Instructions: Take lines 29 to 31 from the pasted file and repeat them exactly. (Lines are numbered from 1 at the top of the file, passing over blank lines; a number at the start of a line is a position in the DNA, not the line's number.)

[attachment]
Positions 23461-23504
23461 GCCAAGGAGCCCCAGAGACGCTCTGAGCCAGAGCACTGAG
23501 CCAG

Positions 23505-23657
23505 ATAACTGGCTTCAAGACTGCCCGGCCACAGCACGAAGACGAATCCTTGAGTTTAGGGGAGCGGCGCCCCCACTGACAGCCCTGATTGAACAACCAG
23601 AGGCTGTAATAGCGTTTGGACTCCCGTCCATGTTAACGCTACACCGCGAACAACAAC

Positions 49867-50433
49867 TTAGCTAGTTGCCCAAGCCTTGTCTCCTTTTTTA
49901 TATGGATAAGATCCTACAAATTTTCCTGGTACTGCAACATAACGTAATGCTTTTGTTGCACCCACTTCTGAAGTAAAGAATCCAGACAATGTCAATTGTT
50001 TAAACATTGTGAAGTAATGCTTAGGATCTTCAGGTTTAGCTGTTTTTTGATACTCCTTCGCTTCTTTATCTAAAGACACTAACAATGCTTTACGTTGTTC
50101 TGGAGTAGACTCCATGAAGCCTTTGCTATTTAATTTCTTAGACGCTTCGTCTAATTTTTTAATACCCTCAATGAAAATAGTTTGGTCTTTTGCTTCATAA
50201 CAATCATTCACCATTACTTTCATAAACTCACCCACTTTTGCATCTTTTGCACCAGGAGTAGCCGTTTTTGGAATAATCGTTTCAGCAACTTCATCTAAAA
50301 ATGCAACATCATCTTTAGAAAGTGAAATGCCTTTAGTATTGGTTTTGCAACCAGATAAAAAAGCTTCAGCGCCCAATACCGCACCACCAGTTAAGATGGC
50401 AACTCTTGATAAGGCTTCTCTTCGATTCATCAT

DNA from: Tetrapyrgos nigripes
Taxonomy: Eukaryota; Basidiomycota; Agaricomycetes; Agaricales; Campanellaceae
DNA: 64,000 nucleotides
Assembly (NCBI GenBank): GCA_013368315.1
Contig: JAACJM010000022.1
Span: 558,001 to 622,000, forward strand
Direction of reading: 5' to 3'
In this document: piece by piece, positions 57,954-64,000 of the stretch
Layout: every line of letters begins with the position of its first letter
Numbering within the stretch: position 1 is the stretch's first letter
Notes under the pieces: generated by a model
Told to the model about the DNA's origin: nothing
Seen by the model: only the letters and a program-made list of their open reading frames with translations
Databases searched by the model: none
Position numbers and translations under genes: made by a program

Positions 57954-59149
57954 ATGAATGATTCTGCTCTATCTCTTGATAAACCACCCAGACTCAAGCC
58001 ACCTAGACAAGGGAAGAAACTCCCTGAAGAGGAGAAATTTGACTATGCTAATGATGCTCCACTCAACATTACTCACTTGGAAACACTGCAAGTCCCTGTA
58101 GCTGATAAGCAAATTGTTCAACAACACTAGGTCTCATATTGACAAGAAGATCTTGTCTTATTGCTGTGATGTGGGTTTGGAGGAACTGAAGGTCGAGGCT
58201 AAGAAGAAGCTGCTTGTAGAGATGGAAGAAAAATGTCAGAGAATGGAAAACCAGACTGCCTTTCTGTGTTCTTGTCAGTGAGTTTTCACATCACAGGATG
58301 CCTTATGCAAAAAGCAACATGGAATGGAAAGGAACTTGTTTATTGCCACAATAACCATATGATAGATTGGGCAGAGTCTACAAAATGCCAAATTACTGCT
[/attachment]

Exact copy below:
Position numbers and translations under genes: made by a program

Positions 57954-59149
57954 ATGAATGATTCTGCTCTATCTCTTGATAAACCACCCAGACTCAAGCC